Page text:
Aviation Thermal Management - When to Use Heat Pipes, HiK Plates, Vapor Chambers, and Conduction Cooling
- Thursday, 29 August 2013
Flight-critical avionics for Manned and Unmanned Aircraft Systems must be maintained below specific temperatures for mission success. Within the thermal design engineer’s toolbox are several technologies that are often considered for avionics thermal management. These technologies include: heat pipes, high conductivity (HiK) plates (heat pipes embedded into aluminum plate), vapor chambers and conduction cooling using materials such as aluminum or pyrolytic graphite.
One question that is often asked is “What are the design criteria used when conducting trade studies involving these technologies?”
- Heat pipes that provide low thermal resistance paths between critical electronic components and heat sinks.
- HiK or high conductivity plates with embedded heat pipes that provide highly effective heat spreading or transport at low mass and cost.
- Vapor chamber heat pipes are sometimes referred to as thermal transformers, because they are often used to accept heat from small, high heat flux sources and transfer that heat to a much larger, low heat flux sink, where the heat can be efficiently dissipated.
- Conduction-only materials. Aluminum plates for conduction cooling are the standard for low power applications, where heat pipes are not required. Thermal doublers are standard for spreading out the heat flux when a vapor chamber is not required. More expensive conduction solutions are used when extremely thin solutions are required, or when the system must be cooled at temperatures below 25ºC.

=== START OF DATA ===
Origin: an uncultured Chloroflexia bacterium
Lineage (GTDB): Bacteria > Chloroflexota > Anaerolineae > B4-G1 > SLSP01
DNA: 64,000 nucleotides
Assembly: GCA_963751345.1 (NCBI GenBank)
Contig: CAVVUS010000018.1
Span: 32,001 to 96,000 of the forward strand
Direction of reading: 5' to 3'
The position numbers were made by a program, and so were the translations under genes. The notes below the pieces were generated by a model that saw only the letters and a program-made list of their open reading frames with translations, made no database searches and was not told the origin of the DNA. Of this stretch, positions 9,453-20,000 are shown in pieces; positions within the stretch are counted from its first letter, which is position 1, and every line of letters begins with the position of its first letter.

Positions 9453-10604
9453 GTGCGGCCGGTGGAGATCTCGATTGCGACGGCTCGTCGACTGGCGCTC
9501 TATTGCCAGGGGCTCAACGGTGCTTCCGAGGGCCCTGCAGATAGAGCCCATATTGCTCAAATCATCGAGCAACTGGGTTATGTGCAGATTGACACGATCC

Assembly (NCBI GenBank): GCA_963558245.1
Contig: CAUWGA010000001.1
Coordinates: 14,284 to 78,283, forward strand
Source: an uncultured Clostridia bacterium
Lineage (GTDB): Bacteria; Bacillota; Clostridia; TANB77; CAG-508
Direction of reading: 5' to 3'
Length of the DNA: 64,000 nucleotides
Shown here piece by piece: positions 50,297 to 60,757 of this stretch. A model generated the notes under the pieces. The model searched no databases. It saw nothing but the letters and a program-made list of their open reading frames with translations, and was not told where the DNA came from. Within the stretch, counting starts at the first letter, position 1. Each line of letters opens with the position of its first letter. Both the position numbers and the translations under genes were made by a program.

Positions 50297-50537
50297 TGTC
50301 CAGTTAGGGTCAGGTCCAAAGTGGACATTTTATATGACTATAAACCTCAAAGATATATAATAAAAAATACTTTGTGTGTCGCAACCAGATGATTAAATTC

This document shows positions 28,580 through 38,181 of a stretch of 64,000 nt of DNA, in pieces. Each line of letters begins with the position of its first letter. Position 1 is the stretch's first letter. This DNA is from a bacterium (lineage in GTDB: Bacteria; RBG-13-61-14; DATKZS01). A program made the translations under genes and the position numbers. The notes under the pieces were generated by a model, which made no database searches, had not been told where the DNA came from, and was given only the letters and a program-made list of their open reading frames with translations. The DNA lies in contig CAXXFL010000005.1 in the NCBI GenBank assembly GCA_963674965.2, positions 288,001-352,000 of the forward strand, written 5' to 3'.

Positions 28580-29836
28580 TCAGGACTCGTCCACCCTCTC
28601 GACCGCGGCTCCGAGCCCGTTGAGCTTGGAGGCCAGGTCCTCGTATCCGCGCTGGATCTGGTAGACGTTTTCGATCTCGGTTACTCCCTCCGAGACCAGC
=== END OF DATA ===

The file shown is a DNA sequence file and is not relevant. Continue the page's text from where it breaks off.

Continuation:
This Webcast will present the design trade space for each technology which will include: operating principal, thermal performance, thermal conductivity, size, weight, operational and storage temperature, mechanical strength, and cost. Attendees will gather insight as to when and how these thermal technologies can solve their thermal problems.
John Hartenstine, Manager, Aerospace Products, Advanced Cooling Technologies, Inc.
John Hartenstine, Manager of the Aerospace Products, has been with ACT since 2005. He has over 27 years-experience in research and product development engineering focusing on advanced thermal management, including heat pipes. He is a co-inventor on 3 U.S. patents and has co-authored over 30 papers. He holds a M.S. in Systems Engineering, Pennsylvania State University – Great Valley.
Dr. William Anderson, Chief Engineer, Advanced Cooling Technologies, Inc.
Dr. William Anderson is the Chief Engineer at Advanced Cooling Technologies, Inc. He has B.S., M.S. and Ph.D. degrees in mechanical engineering from M.I.T., with over 30 years’ experience in two phase heat transfer. He has designed and developed a number of unique heat transfer devices, ranging in temperature from hydrogen LHPs at 20 K to lithium magnetoplasmadynamic devices operating at temperatures over 2000°C, and with heat fluxes up to 6400 W/cm2. For the last few years, Dr. Anderson has been developing high temperature heat pipes and radiators for nuclear fission and electric propulsion, and working on thermal management systems for Full Authority Digital Engine Control (FADEC) and other avionics boxes.